Music is my God. That what Simone says. Beyond my wife and children, there isn't anything I couldn't possibly live without except music. Alex, my 9 year old son, is an actor and takes voice lessons. His dreams are on the stage. Delaney is 12 and is such a wonderful piano player, even though she is 12 and has a predictable pre-teen destain for something most would kill to master the way she can. Simone is the one with the credentials. She has a degree in vocal music from OBU. She taught for three years before she went to law school. Every day in the trenches, and her voice just floats on the air. Real, actual talent, all three of them. Dad is just a listener. Like the DJ between the songs. No real skills or knowledge. On the flip side, occasionally I think, somehow I am the one that loves it the most. She says I use it to feed my soul, like many do with religion. I'll buy that. I know there isn't anything else in the world that makes me feels as good or as much as a song. Especially a good one.
Tonight was date night. Simone and I went to a wonderful dinner at The Metro (Its not hip, but its really a great restaurant. Any city would be lucky to have it, so take your significant other there and have a great meal. Yes I am biased, and if you know me, you know why.) Due to some allergy related, allergy drug induced, weekend morning weirdness, Simone was up at 4 this morning. Yep, that stinks. It stinks at 4, 5 & 6am, and at 8pm, when, after eating well, you are supposed to go out on the town with your husband on Date Night. She pooped out. I don't blame her. Not happy about it, but I don't blame her. But I wanted to see Graham Colton. Chad was nice enough to put us on the list, and I wanted to hear the music. In case you didn't know, my wife is awesome. She didn't whine or lump around, she said, "Go to the show. Don't come home too late." She knows I can stand there by myself and enjoy the music alone. Thats the point, right? The music? Anyway, I went without her.
Class of 1988, Casady. I've been around here my whole life, and yes Heritage Hall seems to have all the famous folks. Barry Sanders' kid, Wes Welker... Graham Colton. (What about Clay & Aubrey, hell they went to Casady. Go Cyclones!) But for all the Oklahoma City I've seen and heard, before tonight I have never heard a note of Graham Colton. No, I'm not ashamed. I'm old, with children and as much as I love music it has never bubbled up to the top, but tonight I was determined to check it out.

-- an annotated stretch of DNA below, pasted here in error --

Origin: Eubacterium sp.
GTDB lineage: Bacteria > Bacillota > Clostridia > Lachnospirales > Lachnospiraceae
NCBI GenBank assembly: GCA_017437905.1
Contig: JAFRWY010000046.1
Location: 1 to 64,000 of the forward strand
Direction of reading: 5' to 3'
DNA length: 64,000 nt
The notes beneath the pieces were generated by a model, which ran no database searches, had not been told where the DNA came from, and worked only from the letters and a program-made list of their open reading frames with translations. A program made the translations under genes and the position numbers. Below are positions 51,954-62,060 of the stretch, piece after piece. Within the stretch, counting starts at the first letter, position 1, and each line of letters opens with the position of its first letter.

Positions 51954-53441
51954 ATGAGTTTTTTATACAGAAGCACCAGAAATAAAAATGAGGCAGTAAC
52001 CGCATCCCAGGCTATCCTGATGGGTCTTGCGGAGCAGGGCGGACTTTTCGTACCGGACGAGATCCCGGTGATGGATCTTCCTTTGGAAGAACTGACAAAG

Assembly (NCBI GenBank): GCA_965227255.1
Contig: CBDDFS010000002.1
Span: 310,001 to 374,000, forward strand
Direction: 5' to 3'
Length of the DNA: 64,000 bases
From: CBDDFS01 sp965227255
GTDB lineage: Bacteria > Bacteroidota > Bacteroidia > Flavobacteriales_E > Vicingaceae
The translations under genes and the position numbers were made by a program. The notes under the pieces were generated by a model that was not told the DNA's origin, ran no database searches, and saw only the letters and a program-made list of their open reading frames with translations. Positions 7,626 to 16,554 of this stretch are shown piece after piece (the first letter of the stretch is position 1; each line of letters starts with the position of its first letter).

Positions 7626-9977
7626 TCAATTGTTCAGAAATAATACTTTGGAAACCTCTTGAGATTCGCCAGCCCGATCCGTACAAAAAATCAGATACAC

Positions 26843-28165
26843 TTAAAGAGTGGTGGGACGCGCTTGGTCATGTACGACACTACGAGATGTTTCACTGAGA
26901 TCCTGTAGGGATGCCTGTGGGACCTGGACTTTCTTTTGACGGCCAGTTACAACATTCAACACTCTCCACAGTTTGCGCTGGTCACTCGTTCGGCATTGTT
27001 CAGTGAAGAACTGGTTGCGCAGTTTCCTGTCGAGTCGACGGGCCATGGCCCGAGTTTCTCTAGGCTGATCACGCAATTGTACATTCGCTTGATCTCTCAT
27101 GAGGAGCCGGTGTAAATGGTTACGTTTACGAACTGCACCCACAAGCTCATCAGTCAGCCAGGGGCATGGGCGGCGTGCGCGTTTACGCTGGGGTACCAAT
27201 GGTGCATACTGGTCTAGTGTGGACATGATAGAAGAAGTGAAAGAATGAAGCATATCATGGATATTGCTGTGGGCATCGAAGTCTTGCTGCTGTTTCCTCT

I couldn't be more impressed.
Colton and his band started off as all the good ones do, a little late, and with lots of energy. I don't know which songs were new and what was "old" but it all sounded relevant, familiar and positively inspired to me. So much of what I hear, and its a random and unscientific sampling, is just not interesting to listen to. Every song I heard tonight, I was drawn to. As much as the Final Four beckoned on the TV's around, I was compelled to listen to what came next. With each song I became more and more impressed. At one point I found myself face to face at the bar with "Jarrad from Tuttle" the guitar player backing Graham. All I could say was, "I'm a big fan of yours Jarred from Tuttle. Well done." I meant it and he seemed to take it in the manner in which it was intended. Tom Petty is my favorite, and if you like Tom, you know about Mike Campbell. Campbell is the guitar player that makes Tom's music come alive. Watching Jarrad, reminded me of watching Mike during Petty shows. Making all the good stuff happen while the popular guy sings the song.
They started with some up tempo stuff, both new and old (what do I know) and then the band took a break (Hence my Jarrad encounter) while Graham continued on his own for an acoustic set of songs that were captivating. No, I never saw one person divert to the bathroom. All eyes were on the home town boy, and he was doing good. Real good. Since the show was a homecoming of sorts, Graham talked a lot, and thanked the crowd for being there repeatedly. It makes sense, if only because he knew most everyone there. At the same time, it was a real Rock & Roll show, and he was a real star. He looked it, he acted it, and best of all, he sounded like it. Yep, he sounded just like a star, with great songs, and good moves, and a great band behind him. I could see him on TV, or on any stage in the country easily in my mind. It was fun to watch, and yes, it fortified my soul, as music will do.
Just as they were wrapping it up a thousand OU football games took hold and I readied myself to leave "to beat the traffic" but the moment of the night kept me there. As I left to leave, I went to buy some cds, but all I had was a credit card. The towering (and I even had my boots on) guy tells me, "To take a credit card you have to wait until the show is over." I'm a good soldier, so I ask him to write up my stuff and I'll wait. Another song gets played and I'm watching from a side stage perspective now which is different and revealing and fun, but the thought surfaces, "Why am I waiting?" Sky scraper dude say, "Graham's phone takes the credit cards." So I waited, and the star of the show jumped off the stage, reached in his pocket and processed my credit card, right there. Technology is powerful, and thats another post. but so is music. Its personal, and uplifting, and local, and timeless, and powerful. Graham has power because he can make those wonderful sounds. I had no idea how good he is. Frankly I had an inkling the local folks might fawn on him because he's from around here, but I was wrong. Every bit of attention he gets is because he's got great talent. I can't do what he does, and I've tried. Tonight was a great pleasure, and tomorrow, when Backroom Records opens, I'll be there to buy the albums that came before the one I bought tonight. I have some catching up to do. But as long as you listen loud, my God is very forgiving.